The game runs almost flawlessly while playing on a flatscreen, and the only issue I’ve noticed while playing without the headset is that anyone who currently owns a headset will have to put “-nohmd” in their launch parameters on steam. I am unsure if this needs to be done by people who have purchased the game on GOG, but I haven’t seen any issues outside of launching the game like this.
VR is a bit finicky when I was playing with the Index, as launching the game from Steam VR put me in a version that was supper laggy, V-sync was missing, and the game was having terrible tearing issues. Trying to play the game on low settings ruined the background, as looking through the lenses of the headset felt like I was suffering from nearsightedness. However, it wasn’t until I launched the game on PC from the “Launch in Steam VR” option outside of the headset that all of the issues clear up, and I was able to play the game on high settings without any problem.
The soundtrack for this game is fantastic, being a mix of whimsy, epic, and eerie music depending on what location of the island the player is in. Ambient noises fill every single locale, and they’re used to complete puzzles around the world. For example, the Channelwood age has players moving water through pipes by listening to the sound of the water running through them and changing the flow of the water accordingly. There’s a section in Myst Island where the player has to navigate through a cave to make it to a power station, and eerie music and sounds will only play when they’re walking through the cave. Only once they make it to the door will the music stop. Other audio cues like the sound of stone failing to move is a note that the player isn’t doing the puzzle correctly. This makes for a truly immersive experience and continues to feel the same as the original.
The visuals are some of the best that Cyan Inc. has made. Being lovingly remade from the ground up in Unreal Engine, the game feels just like it came out of the ‘90s, yet still having a fresh coat of paint on the same puzzles. However, some things have been changed about the game, and it’s made the community a bit upset with the state of the remake. One massive thing about the title is the game’s characters. There are three characters in the game: Sirrus, Achenar, and Atrus. These characters have always been FMV videos since the original game was released in ’93. However, in the 2021 temake of the game, they’ve been replaced with 3D models. This has ruined the game for some, as the FMV videos have been a highlight for the game.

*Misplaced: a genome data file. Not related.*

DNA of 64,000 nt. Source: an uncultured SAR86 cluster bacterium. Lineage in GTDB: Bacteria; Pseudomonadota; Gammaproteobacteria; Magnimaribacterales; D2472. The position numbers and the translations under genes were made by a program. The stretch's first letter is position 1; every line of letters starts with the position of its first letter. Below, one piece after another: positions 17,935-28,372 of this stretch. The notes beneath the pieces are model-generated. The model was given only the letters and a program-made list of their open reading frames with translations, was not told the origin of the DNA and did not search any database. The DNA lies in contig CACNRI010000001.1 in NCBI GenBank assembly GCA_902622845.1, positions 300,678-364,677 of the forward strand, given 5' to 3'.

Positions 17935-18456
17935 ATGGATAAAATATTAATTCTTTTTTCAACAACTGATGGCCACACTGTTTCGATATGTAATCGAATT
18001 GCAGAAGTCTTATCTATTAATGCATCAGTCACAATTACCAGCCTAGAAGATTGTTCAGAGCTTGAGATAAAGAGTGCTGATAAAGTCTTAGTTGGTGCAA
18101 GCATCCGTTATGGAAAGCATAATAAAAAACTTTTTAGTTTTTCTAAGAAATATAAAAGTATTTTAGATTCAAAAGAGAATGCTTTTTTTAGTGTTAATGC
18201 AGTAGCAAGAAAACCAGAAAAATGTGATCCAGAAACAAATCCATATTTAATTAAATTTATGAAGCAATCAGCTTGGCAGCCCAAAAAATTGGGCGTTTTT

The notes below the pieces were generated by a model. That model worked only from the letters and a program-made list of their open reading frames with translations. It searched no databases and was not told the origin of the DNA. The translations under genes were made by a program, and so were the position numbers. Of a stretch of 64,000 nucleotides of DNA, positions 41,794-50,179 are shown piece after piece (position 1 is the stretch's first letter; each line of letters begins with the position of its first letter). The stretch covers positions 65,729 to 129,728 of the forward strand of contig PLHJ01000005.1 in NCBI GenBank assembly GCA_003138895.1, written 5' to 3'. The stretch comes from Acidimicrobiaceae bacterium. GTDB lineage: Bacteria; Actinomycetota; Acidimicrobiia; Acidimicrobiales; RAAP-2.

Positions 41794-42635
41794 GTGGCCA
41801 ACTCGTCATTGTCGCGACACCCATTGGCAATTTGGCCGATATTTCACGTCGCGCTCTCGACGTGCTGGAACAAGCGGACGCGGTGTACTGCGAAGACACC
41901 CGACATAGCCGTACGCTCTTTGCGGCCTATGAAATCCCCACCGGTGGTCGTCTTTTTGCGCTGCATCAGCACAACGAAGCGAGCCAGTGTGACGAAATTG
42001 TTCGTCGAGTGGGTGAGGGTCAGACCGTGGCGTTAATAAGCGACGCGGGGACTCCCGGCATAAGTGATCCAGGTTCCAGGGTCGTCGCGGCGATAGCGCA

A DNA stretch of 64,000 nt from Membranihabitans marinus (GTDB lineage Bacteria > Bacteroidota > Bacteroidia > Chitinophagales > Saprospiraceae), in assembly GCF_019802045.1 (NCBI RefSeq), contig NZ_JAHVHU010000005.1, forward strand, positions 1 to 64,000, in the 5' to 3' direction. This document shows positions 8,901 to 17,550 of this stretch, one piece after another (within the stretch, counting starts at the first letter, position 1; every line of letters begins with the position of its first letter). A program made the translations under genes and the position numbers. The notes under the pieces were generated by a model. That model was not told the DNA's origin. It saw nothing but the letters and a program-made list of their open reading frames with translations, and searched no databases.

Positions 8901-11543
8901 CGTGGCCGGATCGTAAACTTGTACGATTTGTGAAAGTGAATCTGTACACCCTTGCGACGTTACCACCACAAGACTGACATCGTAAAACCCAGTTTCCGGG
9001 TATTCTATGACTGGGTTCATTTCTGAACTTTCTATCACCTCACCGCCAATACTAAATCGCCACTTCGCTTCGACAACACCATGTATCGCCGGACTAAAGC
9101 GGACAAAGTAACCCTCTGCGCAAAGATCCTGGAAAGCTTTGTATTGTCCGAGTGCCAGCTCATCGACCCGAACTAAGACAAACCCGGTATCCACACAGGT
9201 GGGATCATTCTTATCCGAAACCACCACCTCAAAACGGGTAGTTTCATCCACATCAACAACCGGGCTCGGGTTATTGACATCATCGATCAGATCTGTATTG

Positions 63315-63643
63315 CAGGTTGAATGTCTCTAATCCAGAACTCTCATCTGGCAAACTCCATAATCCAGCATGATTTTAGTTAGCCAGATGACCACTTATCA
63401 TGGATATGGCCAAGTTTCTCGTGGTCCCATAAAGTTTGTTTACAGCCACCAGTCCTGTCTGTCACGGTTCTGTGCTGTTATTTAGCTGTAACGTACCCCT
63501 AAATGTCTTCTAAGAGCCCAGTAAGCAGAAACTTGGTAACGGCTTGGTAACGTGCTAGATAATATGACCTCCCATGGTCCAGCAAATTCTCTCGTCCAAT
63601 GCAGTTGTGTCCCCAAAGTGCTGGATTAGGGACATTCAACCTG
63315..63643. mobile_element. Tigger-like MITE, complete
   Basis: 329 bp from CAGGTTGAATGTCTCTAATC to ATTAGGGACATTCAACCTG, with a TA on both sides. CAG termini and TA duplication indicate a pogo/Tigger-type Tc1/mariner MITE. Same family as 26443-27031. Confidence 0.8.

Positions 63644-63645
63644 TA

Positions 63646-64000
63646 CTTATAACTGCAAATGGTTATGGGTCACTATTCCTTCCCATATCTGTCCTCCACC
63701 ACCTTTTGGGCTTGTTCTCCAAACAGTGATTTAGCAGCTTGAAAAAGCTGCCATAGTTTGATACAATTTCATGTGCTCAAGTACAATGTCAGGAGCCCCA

However, for those who still want the FMV’s in the game, there’s a fix for it. While Cyan said that they were unable to add the FMV’s in the game, a Steam user by the name of MrCoderwhite has re-added the original FMV’s into the game, replacing all the CGI models of the characters with the original Myst videos. For those who care about the FMV’s fear not, as the patch is extremely easy to install and is downloadable through the Steam discussion here. Aside from this singular hiccup, the game has knocked it out of the park replicating the original designs faithfully into the game.
Myst, like all of Cyan Inc’s games, has a robust community of fans both young and old, with a celebration of the series happening every single year. 2019’s Mysterium revealed that an update to the sequel of the game, Riven, is going to be made by both Cyan and Starry Expanse, the indie developers who have been already hard at work remaking Riven for the new age. Seeing that Myst has been remade multiple times, with the original and realMyst both receiving masterpiece editions, the game is surely going to be something else when the time comes.
In conclusion, Myst 2021, is great. It feels like a ‘90s title, while still being a game released this year. The game looks crisp and feels great to play. Minus the few hiccups when getting it to work in VR, as well as the issue with the models for the characters, the fix for the models returns Myst into a whole new world, while still retaining the soul of the original title. I definitely recommend playing this game if you’re new to puzzle titles. For those who have already played Myst, but want to re-experience it, the great news is that the game includes the option to randomize puzzles, allowing for players to experience the game again while getting new answers for puzzles they already know from the previous versions.